The Malta Independent 12 July 2024, Friday
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Malta Strikes dubious friendship with Eritrean regime

Malta Independent Sunday, 28 December 2008, 00:00 Last update: about 11 years ago

Malta struck a somewhat dubious friendship this week with Eritrea – a country with no recognisable rule of law or respect for human rights, known for torturing dissidents, holding thousands of prisoners of conscience incommunicado, outlawing opposition parties, and imprisoning members of religious groups, journalists and citizens attempting to evade forced military conscription.

The country has also been censored on numerous occasions by both the United Kingdom and the United States over arbitrary detentions and gross human rights violations by the government, military and police.

A rather long-winded press release from the government this week announced Malta had established diplomatic relations with Eritrea, citing that the two countries “looked forward to a closer and fruitful relationship”.

The terms of such a friendship however, are as dubious as their past relationship.

Malta’s relationship with the dictatorial regime stretches back at least as far as 2002, when Malta forcibly returned 223 irregular migrants to Eritrea, despite pleas and warnings from organisations such as the UNHCR and Amnesty International, in what could be considered Malta’s worst ever transgression of fundamental human rights.

While Malta had insisted that the returnees faced no danger from the Eritrean regime, the facts speak otherwise. Most of the group, excluding the women and children, have not been heard from since, with the exception of the accounts provided by a handful of escapees who have given chilling accounts of their treatment at the hands of the Eritrean authorities on their return. Several documented accounts have revealed the horrific fates the so-called ‘ex-Malta deportees’ met on their return to Eritrea.

Funnily enough, it was then Home Affairs Minister Tonio Borg who had overseen the forced returns to Eritrea in 2002 and who had pledged for the deportees’ safety upon return, and it was the same individual, now Malta’s foreign affairs minister, who has overseen the setting up of diplomatic relations between the two countries this week.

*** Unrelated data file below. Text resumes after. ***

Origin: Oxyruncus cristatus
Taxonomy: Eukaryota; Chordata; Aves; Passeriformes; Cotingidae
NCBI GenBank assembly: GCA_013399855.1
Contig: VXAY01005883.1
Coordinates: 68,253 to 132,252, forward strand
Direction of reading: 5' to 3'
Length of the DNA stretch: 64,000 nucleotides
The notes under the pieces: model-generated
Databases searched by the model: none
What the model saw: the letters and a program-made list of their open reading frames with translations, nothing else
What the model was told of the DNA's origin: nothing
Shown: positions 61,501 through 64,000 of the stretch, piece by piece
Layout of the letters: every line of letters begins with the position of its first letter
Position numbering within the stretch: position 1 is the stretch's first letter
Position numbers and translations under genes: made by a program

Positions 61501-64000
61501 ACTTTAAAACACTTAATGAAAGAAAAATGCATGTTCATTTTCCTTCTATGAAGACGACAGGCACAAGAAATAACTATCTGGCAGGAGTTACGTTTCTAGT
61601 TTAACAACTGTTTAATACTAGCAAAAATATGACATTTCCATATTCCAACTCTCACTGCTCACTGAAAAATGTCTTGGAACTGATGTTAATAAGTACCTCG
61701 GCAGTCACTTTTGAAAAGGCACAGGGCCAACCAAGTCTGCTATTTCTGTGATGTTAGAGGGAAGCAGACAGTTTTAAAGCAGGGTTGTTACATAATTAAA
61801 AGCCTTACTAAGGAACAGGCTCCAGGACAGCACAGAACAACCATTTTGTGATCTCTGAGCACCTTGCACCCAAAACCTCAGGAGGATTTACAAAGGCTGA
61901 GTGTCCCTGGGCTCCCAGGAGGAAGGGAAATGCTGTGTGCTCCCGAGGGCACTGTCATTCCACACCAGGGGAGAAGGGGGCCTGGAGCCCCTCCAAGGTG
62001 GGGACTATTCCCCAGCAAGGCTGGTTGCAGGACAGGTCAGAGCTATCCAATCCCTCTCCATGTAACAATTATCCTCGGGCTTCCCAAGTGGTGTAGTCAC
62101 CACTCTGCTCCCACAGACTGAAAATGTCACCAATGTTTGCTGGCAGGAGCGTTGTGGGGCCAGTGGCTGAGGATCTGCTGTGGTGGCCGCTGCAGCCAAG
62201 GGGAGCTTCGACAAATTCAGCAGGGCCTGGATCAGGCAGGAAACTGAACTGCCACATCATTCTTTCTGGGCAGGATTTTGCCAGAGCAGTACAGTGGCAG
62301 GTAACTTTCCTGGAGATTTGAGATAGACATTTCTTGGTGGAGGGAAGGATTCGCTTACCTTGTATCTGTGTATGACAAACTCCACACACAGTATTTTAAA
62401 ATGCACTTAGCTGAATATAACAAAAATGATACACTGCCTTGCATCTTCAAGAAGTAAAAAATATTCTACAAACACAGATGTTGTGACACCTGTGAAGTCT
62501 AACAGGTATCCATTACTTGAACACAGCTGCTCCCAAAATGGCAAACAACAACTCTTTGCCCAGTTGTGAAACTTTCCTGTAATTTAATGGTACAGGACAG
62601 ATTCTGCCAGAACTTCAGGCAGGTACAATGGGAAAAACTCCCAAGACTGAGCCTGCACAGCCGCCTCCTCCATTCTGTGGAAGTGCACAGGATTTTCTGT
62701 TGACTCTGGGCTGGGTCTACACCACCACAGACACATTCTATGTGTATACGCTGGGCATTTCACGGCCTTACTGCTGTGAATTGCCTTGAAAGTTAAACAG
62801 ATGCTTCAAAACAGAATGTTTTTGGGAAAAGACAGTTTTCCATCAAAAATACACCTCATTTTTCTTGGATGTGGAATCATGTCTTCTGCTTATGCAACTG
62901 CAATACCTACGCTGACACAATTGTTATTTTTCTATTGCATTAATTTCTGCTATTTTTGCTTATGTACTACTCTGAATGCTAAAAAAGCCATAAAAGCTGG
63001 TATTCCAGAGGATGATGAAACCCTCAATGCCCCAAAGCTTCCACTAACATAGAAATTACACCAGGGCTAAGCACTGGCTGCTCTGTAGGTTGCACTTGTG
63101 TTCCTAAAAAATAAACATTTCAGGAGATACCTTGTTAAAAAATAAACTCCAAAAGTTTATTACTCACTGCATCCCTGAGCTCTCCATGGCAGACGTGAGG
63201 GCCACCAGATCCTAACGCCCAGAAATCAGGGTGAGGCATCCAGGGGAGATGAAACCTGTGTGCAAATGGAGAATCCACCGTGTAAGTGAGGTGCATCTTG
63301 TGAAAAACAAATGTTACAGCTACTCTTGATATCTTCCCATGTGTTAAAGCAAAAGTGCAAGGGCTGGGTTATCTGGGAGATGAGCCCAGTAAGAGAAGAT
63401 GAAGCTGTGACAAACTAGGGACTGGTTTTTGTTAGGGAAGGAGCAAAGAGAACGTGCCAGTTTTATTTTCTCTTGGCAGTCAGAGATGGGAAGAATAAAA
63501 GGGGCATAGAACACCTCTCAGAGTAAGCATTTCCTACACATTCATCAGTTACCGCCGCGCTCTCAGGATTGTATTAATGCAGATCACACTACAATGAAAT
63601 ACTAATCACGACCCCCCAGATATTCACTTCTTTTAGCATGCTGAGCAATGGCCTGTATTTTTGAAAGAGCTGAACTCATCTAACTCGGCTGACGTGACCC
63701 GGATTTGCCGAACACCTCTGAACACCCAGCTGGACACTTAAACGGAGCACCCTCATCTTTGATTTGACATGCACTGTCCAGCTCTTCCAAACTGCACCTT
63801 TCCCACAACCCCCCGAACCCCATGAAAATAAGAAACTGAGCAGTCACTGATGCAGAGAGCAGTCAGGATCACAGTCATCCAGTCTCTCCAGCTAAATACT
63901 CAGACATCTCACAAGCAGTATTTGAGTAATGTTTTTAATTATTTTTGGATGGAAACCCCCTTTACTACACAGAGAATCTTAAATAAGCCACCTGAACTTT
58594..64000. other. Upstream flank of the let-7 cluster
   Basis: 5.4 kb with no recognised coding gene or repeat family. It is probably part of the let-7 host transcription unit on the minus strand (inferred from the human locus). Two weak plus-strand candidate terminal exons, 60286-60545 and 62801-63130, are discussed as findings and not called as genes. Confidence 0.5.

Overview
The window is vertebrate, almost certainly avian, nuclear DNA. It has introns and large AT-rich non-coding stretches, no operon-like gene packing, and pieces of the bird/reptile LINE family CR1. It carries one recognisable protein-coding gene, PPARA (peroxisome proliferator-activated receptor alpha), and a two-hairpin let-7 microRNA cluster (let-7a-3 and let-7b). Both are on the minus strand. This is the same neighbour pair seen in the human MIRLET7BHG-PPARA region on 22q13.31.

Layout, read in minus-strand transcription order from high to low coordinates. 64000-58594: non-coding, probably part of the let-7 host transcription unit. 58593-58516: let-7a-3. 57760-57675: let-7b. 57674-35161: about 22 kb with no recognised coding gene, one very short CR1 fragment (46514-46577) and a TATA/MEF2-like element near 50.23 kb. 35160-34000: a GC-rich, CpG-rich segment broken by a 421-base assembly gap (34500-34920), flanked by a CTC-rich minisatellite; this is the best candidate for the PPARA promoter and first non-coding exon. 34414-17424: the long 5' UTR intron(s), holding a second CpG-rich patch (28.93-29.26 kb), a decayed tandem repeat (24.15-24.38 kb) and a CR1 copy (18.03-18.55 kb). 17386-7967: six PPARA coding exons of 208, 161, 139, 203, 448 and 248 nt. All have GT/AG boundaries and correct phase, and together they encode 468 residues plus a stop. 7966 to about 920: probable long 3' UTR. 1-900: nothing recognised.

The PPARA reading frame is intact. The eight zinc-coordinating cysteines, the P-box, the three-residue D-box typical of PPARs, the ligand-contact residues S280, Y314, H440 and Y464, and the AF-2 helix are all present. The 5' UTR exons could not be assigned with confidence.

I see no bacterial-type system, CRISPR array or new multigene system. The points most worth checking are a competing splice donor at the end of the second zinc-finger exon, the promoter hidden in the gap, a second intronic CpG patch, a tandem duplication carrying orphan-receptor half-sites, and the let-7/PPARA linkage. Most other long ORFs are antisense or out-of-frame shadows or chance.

As for the countries’ future relationship, both the Maltese and Eritrean ambassadors to the United Nations who signed the agreement this week spoke of possible maritime and educational links, as well as the issue of illegal immigration.

Following migrants from neighbouring Somalia, Eritreans comprise the second-largest group of migrants being hosted by Malta – hundreds of people that Malta would, quite understandably, have a serious interest in returning.

Eritrea would, according to the volumes of evidence documenting the Horn of Africa State’s human rights violations, also have an interest in seeing its citizens repatriated.

The country – which has been gripped in a 10-year border conflict with Ethiopia following a 30-year war for independence – is engaged in supporting anti-government Somali forces and is also involved in the Sudanese civil conflicts – does not take kindly to those seeking to evade its strictly implemented compulsory military service, and seeks to make examples of those caught, as revealed in the horrific accounts of the ‘ex-Malta deportees’ and scores of other documented cases.

It is sincerely hoped that the establishment of diplomatic relations with the regime is not intended to lend the Eritrean government a shroud of respectability, under which more Eritreans could be repatriated from Malta only to face the same fate as those returned in 2002.

While the list is far too extensive for reproduction here, among the more recent human rights violations committed by the Eritrean regime, according to groups such as Amnesty International and Human Rights Watch, was the imprisonment of over 2,000 religious prisoners of conscience, mostly of Protestant denominations, among which were women and children, have been detained incommunicado for over three years. Members of evangelical groups have been tortured to make them abandon their faith.

According to both AI and HRW, religious persecution and the ill-treatment of those caught evading military conscription are both on the increase, while torture is systematically practised by the police and military.

Another nationwide sweep yielded another 100 Christian men, women and children, who were apprehended in a campaign of mass arrests between late November and 12 December. The crackdown involved Christians of all denominations, who have been reportedly transferred to military facilities where they are being physically abused.

Eritrea is not an electoral democracy and dissent against the government is not allowed, leading to the secret imprisonment of hundreds of government critics – including 11 former government ministers. Independent or private news and media outlets are banned and a group of 13 journalists arrested in 2001 remain detained incommunicado without charge or trial.

The UNHCR had issued guidelines, which are still in force, that rejected Eritrean asylum seekers should not be returned to Eritrea on account of the country’s serious human rights situation.

For background and the accounts of the ‘ex-Malta deportees’, see and www.


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